Features May 2001 Issue

Strict Supervision Needed

A report of a dog’s death due to ingestion of a zinc piece from a chewed-up toy prompts a warning about the Wiggly Giggly ball.

As we were going to press with this issue, we received a report of a dog’s death due to ingestion of a small part contained in a toy called the Wiggly Giggly ball. The noisemaking whistles in the interior of the ball may provide a lethal dose of zinc if ingested.

While we have been unable to confirm the report of the poisoned dog, we did contact both the maker and the seller of the Wiggly Giggly ball, and confirmed that the balls did, in fact, contain small discs of zinc, at least, until very recently.

According to Andrew Farrar, partner and CEO of HandsOn Toys of Wilmington, Massachusetts, maker of the toys, zinc discs were used as weights inside the toy. These weights were positioned inside a plastic tube that was inside another tube, which was inside a third tube inside the ball.

If your dog chews his toys, take that
űWiggly Giggly ball away immediately.
űIt may contain small amounts of zinc,
űwhich is toxic to dogs if swallowed.

Alerted by a pet owner a couple of months ago that her dog had managed to chew through the ball and all three tubes (she was concerned that dogs may break their teeth on the metal pieces), Farrar immediately ordered a design change, replacing the zinc discs with crushable stone pieces that pose no danger if eaten by a dog.

According to Farrar, more than two million of the toys have been sold in the last three years, both as a toy for dogs and for children, who presumably also enjoy the erratic movement of the ball and its amusing noises – and who (presumably) would be unlikely to chew the ball open and risk exposure to small, swallowable parts.

Farrar warns that if a dog has chewed a Wiggly Giggly ball open, it should be taken away from the dog immediately – a warning that has always appeared on the packaging of the Wiggly Giggly toy. Farrar adds, however, if a consumer believes that a dog has ingested a weight from the interior of one of the balls, the dog owner should contact a veterinarian immediately and have the dog examined.

“We greatly appreciated the potential hazards of zinc being brought to our attention,” says Farrar. “We had already initiated a change to the manufacturing process to make the toy safer. Wiggly Giggly toys have been enjoyed by hundreds of thousands of dogs. While any traumatic event is too many, we are committed to bringing safe and engaging toys to the pet market.”

Rich Rivlin, president of the company that markets the ball to dog owners (Multipet International of Moonachie, New Jersey), also expressed his concern for the family of the dog that died. “We are all pet lovers, and we pride ourselves on selling fun, safe toys for dogs to enjoy with their people,” he said.

Poor durability
WDJ included the Wiggly Giggly ball in a review of toys in our September 2000 issue. We noted that while some dogs are highly engaged by the noisemaking ball, a dog who is prone to chewing on his toys can easily tear the soft plastic ball open. The ball’s lack of durability, we noted, makes it an inappropriate toy for dogs who chew their toys, simply due to the fact that it contains small parts. We also noted that if the toy is ripped, it should be discarded immediately.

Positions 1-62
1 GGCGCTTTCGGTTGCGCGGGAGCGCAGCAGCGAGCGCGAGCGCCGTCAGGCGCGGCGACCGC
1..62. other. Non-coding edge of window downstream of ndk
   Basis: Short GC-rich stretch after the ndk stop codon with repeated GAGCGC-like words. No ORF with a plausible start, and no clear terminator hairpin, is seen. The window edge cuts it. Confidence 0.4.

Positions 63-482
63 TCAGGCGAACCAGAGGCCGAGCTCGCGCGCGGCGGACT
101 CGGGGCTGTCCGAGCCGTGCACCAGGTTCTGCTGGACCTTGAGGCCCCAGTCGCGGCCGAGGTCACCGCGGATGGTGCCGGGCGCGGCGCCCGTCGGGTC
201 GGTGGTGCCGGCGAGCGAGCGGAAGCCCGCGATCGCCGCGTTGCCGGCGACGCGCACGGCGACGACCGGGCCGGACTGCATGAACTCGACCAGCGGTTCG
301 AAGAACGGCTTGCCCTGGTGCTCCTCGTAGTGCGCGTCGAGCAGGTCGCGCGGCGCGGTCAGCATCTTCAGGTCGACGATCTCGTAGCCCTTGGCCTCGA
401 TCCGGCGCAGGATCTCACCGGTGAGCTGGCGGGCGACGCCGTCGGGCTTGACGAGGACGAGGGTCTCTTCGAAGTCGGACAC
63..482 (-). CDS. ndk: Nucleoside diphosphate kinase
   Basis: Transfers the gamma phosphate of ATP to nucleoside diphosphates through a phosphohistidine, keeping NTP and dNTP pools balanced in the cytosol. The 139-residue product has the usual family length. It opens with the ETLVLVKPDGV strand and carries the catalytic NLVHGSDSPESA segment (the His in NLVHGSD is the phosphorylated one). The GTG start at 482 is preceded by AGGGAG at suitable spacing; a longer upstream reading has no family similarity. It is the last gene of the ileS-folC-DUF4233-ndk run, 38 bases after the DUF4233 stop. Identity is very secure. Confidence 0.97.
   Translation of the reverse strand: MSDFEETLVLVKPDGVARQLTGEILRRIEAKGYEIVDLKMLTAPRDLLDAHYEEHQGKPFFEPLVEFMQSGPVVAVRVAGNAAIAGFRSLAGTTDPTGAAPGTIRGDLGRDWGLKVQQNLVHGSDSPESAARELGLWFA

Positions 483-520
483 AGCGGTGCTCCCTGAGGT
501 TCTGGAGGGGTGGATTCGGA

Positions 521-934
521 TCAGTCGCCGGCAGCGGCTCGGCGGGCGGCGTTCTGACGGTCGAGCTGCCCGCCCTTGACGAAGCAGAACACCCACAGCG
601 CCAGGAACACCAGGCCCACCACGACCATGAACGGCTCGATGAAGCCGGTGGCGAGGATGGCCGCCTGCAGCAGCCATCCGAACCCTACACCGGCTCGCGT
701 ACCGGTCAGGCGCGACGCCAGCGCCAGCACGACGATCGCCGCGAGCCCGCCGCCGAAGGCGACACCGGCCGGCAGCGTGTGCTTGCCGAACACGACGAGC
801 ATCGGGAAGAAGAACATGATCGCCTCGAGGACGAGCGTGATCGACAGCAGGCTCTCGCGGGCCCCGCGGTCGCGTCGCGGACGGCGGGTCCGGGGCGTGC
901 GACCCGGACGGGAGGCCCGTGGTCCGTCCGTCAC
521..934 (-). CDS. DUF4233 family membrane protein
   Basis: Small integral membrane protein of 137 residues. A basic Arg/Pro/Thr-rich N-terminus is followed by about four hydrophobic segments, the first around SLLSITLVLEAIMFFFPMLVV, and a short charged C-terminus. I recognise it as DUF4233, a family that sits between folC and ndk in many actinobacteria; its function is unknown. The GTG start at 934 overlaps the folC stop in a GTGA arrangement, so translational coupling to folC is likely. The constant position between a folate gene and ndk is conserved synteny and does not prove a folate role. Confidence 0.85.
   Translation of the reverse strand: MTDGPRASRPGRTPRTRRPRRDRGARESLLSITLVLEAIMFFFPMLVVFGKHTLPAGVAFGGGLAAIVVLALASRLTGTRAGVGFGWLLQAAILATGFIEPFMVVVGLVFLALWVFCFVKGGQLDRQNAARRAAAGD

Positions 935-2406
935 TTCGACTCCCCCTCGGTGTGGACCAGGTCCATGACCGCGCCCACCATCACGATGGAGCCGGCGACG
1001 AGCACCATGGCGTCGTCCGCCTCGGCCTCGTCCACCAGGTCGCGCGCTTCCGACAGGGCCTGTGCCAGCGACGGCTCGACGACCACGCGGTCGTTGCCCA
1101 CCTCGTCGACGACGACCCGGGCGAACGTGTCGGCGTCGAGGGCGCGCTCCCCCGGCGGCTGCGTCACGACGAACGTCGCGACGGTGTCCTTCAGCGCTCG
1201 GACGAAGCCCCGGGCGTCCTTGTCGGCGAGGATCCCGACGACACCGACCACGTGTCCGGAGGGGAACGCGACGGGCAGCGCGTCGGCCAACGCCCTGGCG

However, we were unaware that the product contained zinc. While any small metal item that is swallowed by a dog is potentially life-threatening, a zinc item poses special dangers.

Sources of zinc poisoning
According to the Textbook of Veterinary Internal Medicine (2000, W. B. Saunders Company), dogs are susceptible to zinc poisoning if they ingest any number of things that contain zinc. Reportedly, zinc poisoning has been caused by ingestion of pennies minted after 1983 (these pennies are 96 percent zinc), zinc nuts on some dog crates, and galvanized drip points on metal fences. Zinc can also leach out of galvanized dishes into particularly acidic food or water.

The textbook explains that signs of zinc poisoning may include depression, abdominal discomfort, vomiting, diarrhea, and anorexia. A veterinarian examining the dog would find elevated pancreatic and hepatic enzymes and evidence of anemia. Radiographs of the dog’s abdomen often provide the first evidence of a metal object that has been swallowed.

Immediate treatment is needed to save a dog with zinc poisoning. The swallowed object must be immediately removed with surgery, blood transfusions may be needed, and fluid therapy will be needed to correct fluid loss and electrolyte imbalances and improve renal function. Chelation therapy should also be administered.

Any toy poses some danger
Dogs should never be left unattended with any toy that they can chew up or swallow. Toys with small parts, batteries, flashing lights, or electronic pieces inside should be given to dogs to play with only when you are closely supervising their activity. If the phone rings or someone comes to the door, pick up that toy first! And owners of dogs that do tend to chew or destroy toys should consider never having this type of toy in the house, in case the dog is able to find where you’ve hidden it.

The Kong is a good example of a toy that can be safely left with most dogs, but very aggressive chewers have been known to shred even the strongest Kongs. Bottom line: When you’re not paying rapt attention to your dog, take his toys away.

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